May the best movie win!*
*Seven categories have been carefully picked to decisively crown the deserving winner
Why are these movies facing off?
It’s one of those rare years where we get double the Pixar films. Pixar Animation Studios has plans to make this a more frequent occasion in the future but with sequels, not originals. So naturally, the question arises: which original 2015 Pixar film deserves to win the Oscar for best Animated Feature? Let’s sort this one out!
Category One: Animation/Backgrounds/Effects
The Good Dinosaur. No question.
Winner: The Good Dinosaur (1-0)
The Good Dinosaur reminds me of the wondrous work of art that is Bambi. For my fellow animation fanatics, remember the little April shower scene? The Good Dinosaur takes pages from none other than Walt Disney and his works in the 30s and 40s, the time of Snow White, Pinocchio, and Fantasia. The backgrounds, while photo-realistic, are marvelously framed as it was in Bambi to convey emotion. Inside Out was intricate, but seemed indifferent to recent Disney and even DreamWorks releases.
Category Two: Soundtrack/Songs
Ah, a tough one here. I had to re-listen to parts of both soundtracks before I could decide which one I liked better. By a smidge, I’m going to go with Inside Out.
Inside Out had moments that made me want to cry. And music in movies often play an important role in determining how we react to certain scenes. Michael Giacchino, the Pixar vet who composed Up’s soundtrack, truly understands how to evoke sadness, and that is undoubtedly his best emotion of the five depicted in the film. The Good Dinosaur had good moments as well, but didn’t convey sadness as well as Giacchino did through music, an important emotion in both films.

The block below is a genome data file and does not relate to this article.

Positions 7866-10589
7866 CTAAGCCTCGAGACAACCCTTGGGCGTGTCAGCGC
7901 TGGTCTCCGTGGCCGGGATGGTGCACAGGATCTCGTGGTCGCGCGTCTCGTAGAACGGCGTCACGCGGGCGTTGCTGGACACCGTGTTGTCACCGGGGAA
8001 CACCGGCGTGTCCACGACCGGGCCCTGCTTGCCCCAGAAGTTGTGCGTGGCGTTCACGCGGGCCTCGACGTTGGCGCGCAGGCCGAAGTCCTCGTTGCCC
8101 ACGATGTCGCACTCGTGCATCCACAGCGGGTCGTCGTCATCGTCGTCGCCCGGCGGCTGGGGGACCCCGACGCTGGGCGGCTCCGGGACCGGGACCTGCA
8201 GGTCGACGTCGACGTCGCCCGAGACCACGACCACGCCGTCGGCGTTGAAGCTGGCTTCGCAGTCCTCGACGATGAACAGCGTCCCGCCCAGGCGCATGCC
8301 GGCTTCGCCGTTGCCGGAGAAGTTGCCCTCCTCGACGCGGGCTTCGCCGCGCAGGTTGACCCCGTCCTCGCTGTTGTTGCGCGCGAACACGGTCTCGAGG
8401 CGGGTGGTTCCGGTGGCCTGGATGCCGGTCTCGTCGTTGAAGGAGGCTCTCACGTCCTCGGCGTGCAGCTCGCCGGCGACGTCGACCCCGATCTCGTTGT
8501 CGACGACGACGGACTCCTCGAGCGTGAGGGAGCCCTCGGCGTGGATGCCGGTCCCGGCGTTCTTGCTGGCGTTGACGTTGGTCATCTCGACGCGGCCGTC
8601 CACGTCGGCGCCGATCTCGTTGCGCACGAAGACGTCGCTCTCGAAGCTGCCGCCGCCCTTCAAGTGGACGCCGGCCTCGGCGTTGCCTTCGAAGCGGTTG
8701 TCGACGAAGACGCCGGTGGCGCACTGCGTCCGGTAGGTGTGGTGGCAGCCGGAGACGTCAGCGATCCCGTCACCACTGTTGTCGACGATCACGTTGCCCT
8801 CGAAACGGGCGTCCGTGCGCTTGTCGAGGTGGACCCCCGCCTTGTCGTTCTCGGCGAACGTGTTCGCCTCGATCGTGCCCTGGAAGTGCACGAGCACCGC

Winner: Inside Out (1-1)
Category Three: The Pixar Pair/Message
Another tough one. I hope not all the categories are going to be like this.
While I love Arlo and Spot, I think I like Spot a bit more than Arlo. Arlo was, at times–to be frank–a little annoying with all his screaming. To be fair, The Good Dinosaur’s message about accepting fear, loving family, and finding your place in the world was all meaningful. Joy also had moments when she was annoying, but it made sense with her defining character traits–she couldn’t understand the function or usefulness of sadness because she wasn’t, well, Sadness. I think I really enjoyed the Pixar protagonist pair of Joy and Sadness because they start out as complete opposites, and begin to embrace each other by the end, an important reconciliation that all people need to accept.
Winner: Inside Out (2-1)
Category Four: Comic Relief Characters
And… this one is going to Inside Out again. Are we gonna have a blow-out here?
Inside Out has a wonderful ensemble of characters–Joy, Sadness, Anger, Fear, and Disgust–to keep life inside Riley’s mind upbeat, even as her life in reality comes crashing down. The Good Dinosaur had enjoyable characters in the Western Tyrannosaurus Rex cowboys, but some of the others were out-right bizarre, even as I admit to liking that strange Styracosaurus… come on, you know who I’m talking about.